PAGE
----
Asia Pacific 1914: Conquest of the German Pacific
When World War I broke out in Europe, the Anglo-Japanese Alliance meant that Japan sided with the British against Germany. Together with the British dominions of Australia and New Zealand, the Japanese quickly conquered Germany's Pacific empire.
Treaty ports were towns opened to foreign trade by unequal treaties in China. Foreigners operating within treaty ports enjoyed extraterritoriality, being subject to their home country's laws. Unlike concessions such as Hong Kong, these territories were not directly leased by the foreign powers and did not have sizable foreign garrisons.
Treaty ports are not shown in the maps after the 1911 Chinese Revolution in order to give a clearer picture of the chaos in China itself and as by that point their numbers had stabilized. After the revolution, some of the smaller ports were phased out while the others became less important as the situation in China meant that only the concessions could provide foreigners with security. Most, however, still continued on into the 1940s when the Japanese entry into World War II and foreign agreements with China brought them to an end.
See this map for treaty ports in 1907, when the system was at its peak.
By the terms of the Treaty of Tientsin (1858), foreign vessels including warships had the right to free navigation on the Yangtze River. In practical terms, this right extended only as far as Yichang until 1900, when advances in steam navigation allowed access as far inland as Chongqing.
17 Apr 1914 Russian protectorate over Tuva▲
In response to pressure from Russian commercial interests in the region, the Russian Empire accepted requests from Uriankhai khoshuns (banners) for Russian protection, formally declaring a protectorate over Tannu Uriankhai (Tuva). Until this point, Tuva had been considered part of Mongolia and China.
4 Aug 1914 British entry into World War I▲
In response to the German invasion of Belgium—whose neutrality was safeguarded by the 1839 Treaty of London—the United Kingdom declared war on Germany, bringing the British Empire into World War I.
23 Aug 1914 Japan enters World War I▲
With the outbreak of World War I, the Japanese proposed to the United Kingdom—their ally since 1902—that they would enter the war if they could take Germany’s Pacific territories. The British government responded by officially asking Japan for assistance in destroying German merchant raiders in the Far East. After a Japanese ultimatum to Germany went unanswered, Japan formally declared war on Germany on 23 August 1914.
29–30 Aug 1914 Occupation of German Samoa▲
The New Zealand “Samoa Expeditionary Force” landed at Apia, capital of German Samoa, and proceeded to occupy the colony without facing any resistance from the local German authorities. After escorting the Samoa force, the Australian Naval and Military Expeditionary Force sailed on to Port Moresby for the invasion of German New Guinea.
2 Sep–6 Oct 1914 Japanese invasion of Shandong▲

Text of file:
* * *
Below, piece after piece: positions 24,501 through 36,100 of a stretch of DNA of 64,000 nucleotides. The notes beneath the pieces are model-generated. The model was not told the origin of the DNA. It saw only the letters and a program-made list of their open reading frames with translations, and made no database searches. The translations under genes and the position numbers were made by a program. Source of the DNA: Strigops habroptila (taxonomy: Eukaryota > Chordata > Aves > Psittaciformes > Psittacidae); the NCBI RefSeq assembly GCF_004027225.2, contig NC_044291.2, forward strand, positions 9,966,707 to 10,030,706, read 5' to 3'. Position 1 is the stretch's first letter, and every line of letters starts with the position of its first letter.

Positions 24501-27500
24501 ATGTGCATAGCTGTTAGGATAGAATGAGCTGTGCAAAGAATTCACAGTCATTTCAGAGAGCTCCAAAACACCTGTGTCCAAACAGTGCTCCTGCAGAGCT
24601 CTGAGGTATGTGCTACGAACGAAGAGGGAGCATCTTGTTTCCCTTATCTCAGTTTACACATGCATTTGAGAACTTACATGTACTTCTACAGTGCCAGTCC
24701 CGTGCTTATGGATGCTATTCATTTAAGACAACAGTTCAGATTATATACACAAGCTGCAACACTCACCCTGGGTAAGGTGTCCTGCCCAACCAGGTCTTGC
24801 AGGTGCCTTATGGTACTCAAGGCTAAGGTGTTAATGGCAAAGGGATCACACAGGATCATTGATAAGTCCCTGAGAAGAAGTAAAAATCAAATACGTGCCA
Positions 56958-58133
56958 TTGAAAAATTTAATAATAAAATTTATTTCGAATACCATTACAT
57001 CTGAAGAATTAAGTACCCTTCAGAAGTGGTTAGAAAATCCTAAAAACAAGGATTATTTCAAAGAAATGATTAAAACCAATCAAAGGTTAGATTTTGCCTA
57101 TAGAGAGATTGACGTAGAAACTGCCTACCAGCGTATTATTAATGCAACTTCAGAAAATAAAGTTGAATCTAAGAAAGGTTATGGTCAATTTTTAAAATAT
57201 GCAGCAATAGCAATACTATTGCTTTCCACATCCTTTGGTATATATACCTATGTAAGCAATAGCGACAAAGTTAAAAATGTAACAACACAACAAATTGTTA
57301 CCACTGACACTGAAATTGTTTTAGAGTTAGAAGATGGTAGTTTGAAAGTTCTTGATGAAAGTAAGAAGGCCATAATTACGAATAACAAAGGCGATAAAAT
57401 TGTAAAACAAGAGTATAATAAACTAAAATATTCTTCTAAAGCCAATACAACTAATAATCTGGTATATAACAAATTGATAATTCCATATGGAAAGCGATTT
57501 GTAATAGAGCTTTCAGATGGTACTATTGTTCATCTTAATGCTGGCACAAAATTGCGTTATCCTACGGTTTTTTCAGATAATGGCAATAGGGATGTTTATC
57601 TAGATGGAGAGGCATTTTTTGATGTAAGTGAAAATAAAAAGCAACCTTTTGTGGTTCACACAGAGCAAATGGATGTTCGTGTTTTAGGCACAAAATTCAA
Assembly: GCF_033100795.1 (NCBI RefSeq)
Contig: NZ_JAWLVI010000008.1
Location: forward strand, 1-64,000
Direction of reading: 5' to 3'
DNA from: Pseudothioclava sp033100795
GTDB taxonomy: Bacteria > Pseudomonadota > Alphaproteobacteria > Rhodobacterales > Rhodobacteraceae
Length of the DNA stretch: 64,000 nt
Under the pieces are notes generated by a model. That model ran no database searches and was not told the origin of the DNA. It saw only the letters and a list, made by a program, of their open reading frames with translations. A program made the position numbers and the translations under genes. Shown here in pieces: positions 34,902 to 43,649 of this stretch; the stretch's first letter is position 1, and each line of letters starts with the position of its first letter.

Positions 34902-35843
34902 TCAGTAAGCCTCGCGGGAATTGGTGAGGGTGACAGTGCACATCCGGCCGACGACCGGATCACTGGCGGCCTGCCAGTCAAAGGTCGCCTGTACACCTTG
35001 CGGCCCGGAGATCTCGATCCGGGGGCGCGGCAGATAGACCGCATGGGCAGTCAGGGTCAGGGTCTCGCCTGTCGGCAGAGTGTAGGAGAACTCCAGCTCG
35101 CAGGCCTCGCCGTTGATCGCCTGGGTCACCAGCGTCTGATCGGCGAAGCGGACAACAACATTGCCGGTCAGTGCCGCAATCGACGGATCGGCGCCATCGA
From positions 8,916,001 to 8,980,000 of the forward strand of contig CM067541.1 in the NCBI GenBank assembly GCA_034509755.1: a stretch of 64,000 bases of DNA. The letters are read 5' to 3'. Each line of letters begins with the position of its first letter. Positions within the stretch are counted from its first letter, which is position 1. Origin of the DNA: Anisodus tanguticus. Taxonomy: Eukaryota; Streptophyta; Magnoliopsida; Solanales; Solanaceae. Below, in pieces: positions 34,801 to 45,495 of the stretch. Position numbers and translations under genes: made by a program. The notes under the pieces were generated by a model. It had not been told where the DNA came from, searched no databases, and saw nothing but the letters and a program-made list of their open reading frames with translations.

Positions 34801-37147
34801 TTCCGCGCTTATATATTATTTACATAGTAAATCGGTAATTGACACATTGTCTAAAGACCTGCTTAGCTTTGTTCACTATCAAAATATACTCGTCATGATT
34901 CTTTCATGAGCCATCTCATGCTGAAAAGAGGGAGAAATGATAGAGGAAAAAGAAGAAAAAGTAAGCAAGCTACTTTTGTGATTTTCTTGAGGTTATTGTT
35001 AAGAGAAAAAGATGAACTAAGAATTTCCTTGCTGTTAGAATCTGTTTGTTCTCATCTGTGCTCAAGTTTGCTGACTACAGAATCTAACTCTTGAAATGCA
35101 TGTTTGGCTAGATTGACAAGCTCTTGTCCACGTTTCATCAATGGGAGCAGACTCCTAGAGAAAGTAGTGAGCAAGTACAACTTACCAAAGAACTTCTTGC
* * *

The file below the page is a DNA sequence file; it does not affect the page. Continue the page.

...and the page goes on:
Japanese forces landed at Longkou in the north of the Shandong Peninsula in neutral China. This was followed by a second landing in Shandong, this time at Laoshan Bay on the south coast near Tsingtao (now Qingdao), the main center of the German-leased Kiaotschou Bay concession in China. From these points they seized both German and Chinese towns, advancing inland along the railway to secure Tsinan/Jinan Station from the Republic of China.
9 Sep 1914 Australians occupation of Nauru▲
A detachment from the Australian Naval and Military Expeditionary Force accompanied by the cruiser HMAS Melbourne arrived in the German colony of Nauru, capturing the island and its wireless station for the British Empire.
11–24 Sep 1914 Occupation of German New Guinea▲
The Australian Naval and Military Expeditionary Force (ANMEF), consisting of 1000 soldiers and 500 sailors, supported by the battlecruiser HMAS Australia and 6 other warships, arrived off Rabaul, on New Pomerania (New Britain) and capital of German New Guinea. After a day of fighting, they destroyed the German wireless station at Bita Paka, taking control of the Rabaul area by the 17th and the northern New Guinea center of Madang on the 24th.
29 Sep–3 Oct 1914 Occupation of Jaluit Station▲
Japanese forces landed on Eniwetok Atoll in Jaluit Station—a German Pacific district comprising of the Marshall Islands. Within the next days, they also captured Jaluit Atoll—the territory’s administrative center.
7–30 Oct 1914 Japan occupies Caroline Islands▲
In the process of pursuing and destroying the German East Asiatic Squadron, the Imperial Japanese Navy seized the German possessions of Ponape (Pohnpei), Yap, and Truk in the Caroline Islands. The navy set up its regional headquarters in Truk lagoon and stationed a garrison at Ponape.
8 Oct 1914 Japanese occupation of Palau▲
Forces of the Japanese Empire arrived in Palau, at the time part of German New Guinea, seizing the island without incident.